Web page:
This Easter, I wanted to take a closer look at feature films on the lives of the saints, which I do on this week’s Easter Salt + Light Radio Hour. As a subgenre of the biopic, often made with great intentions but not-as-great artistry, saint feature films are fascinating to study—mostly because the saints themselves are such fascinating people. But even Catholic film critics and film buffs are not always fond of saints movies, calling them overly sentimental (one film reviewer called them “goopy”!), or preachy. Either way, movies about the saints are commonly heavy-handed, often lacking in artistry and production values.
For the past decade or so, the secular industry has developed a growing interest in making religious films, due to the success of The Passion of the Christ. Choices range from the recent spate of epic biblical films (Noah, Exodus, etc.) to the new twelve-part miniseries, A.D. The Bible Continues, which begins its broadcast Easter Sunday night at 9 PM on NBC, to evangelical low-budget films (Heaven Is For Real, Moms’ Night Out, Do You Believe), to the made-for-Italian-TV saint movies produced by RAI and Luxvide. Now Warner Brothers is getting into the picture, announcing the development of a new film on Saint Paul starring Hugh Jackman.
A great saint movie is all too rare—and it’s one of my hopes that someday one of the feature scripts that I’ve written on the life of a saint will be artistically produced. What do I look for in a saint movie? I want to be inspired, to experience a little bit of their holiness, their struggle, and the mystery of God; gain some insight into growing in holiness. To experience the saint’s life, I look for three elements:
- A sense of their humanity—someone I can identify with
- A sense of their virtue and holiness, and their motivation—what makes them tick, make their choices. Some element of mystery should remain, but since each of us is called to “echo” God in this world in our own unique way, it’s helpful to see how each saint is unique, but also their holiness has common threads.
- Artistry—which includes respect for film, cinematic and genre conventions, great acting, great writing, and authenticity in the sense of historical accuracy. In other words, I’m looking for a film that sweeps me up into the saint-protagonist’s character, story, and world, so that I truly experience their life—or a part of their life.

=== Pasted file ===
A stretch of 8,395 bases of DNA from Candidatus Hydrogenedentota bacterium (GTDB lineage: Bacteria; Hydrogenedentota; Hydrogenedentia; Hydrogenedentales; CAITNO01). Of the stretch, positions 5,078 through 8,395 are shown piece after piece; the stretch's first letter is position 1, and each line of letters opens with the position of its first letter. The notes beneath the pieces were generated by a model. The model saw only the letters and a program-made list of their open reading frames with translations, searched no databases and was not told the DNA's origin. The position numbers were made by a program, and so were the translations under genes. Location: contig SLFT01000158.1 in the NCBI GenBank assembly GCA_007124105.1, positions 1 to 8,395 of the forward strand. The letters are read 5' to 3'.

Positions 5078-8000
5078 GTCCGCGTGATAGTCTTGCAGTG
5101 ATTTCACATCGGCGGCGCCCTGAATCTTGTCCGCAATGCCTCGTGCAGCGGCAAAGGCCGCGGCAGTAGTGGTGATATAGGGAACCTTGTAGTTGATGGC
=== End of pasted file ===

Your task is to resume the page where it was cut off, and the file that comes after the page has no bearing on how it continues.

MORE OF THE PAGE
In today’s Salt + Light Radio Hour, Deacon Pedro Guevara-Mann specifically points to #3 as his main criteria: he wants a saint movie to be a great movie, with a compelling protagonist who has a great character arc, a powerful storyline that is well-written and well-produced. Only one film on my top five list truly fulfills all three criteria for me. But some worthy efforts have been made over the years that still give us some saint films worth watching, films that portray inspiring lives of the saints that can move us.
Before we get to the list, I want to point out that movie preferences are very individual, especially when dealing with faith. I left out biblical films, and also some significant films that are well worth watching, including three on the Vatican’s “Some Important Films” list that the Pontifical Commission for Social Communication released in 1995. For example, Monsieur Vincent, academy-award winning French film with English subtitles made in 1947 offers an intriguing but austere portrait of Saint Vincent de Paul. As much as I admire Saint Vincent de Paul and enjoyed the film and lead actor’s powerful performance, the film felt incomplete to me, and some of the cinematic conventions distracted me. For many, this is a great film but my heart was not deeply touched. (I reserve the right to change my mind when I have the opportunity to view it a second time—something I plan to do in the near future.)
The film Therese directed in 1986, also in French with English subtitles, also failed to touch me deeply, although it too is on the Vatican’s film list. Other wonderful films—such as The Mission, which is based in a historical situation, add too many fictional elements to be considered a biopic—although I found this film an inspiring masterpiece. Here a few films that deserve honorable mention and viewing (in chronological order):
- The Passion of Joan of Arc (1928, silent film, directed by Carl Theodore Dreyer, starring Maria Falconetti)Monsieur Vincent (1947, starring Pierre Fresnay)
- Song of Bernadette (1943, starring Jennifer Jones)
- Joan of Arc (1948, starring Ingrid Bergman)
- Vision (2009, German & Latin with English subtitles): the life of St. Hildegarde of Bingen
- Padre Hurtado: Chronicles of a Holy Man (1990 miniseries): the life of St. Albert Hurtado, SJ
- Of Gods and Men (2010, in French and Arabic with English subtitles): the Trappist monks threatened by terrorism who stayed in Algeria have not been declared “martyrs” by the Church and therefore ineligible as a “saint” movie
- For Greater Glory (2012) A chronicle of the Cristeros War (1926-1929) when the people of Mexico rebelled against the atheistic Mexican government’s persecution of the Catholic Church.
So, here’s my Top 5 Saint Films that I recommend for viewing during the Easter season, when we celebrate the salvation and new life that our Risen Lord brought for us—a new life illustrated best by the lives of the saints. (All of these films, with the exception of a couple of the honorable mentions, are available at the Pauline Books & Media Center nearest you or online at: www.pauline.org.)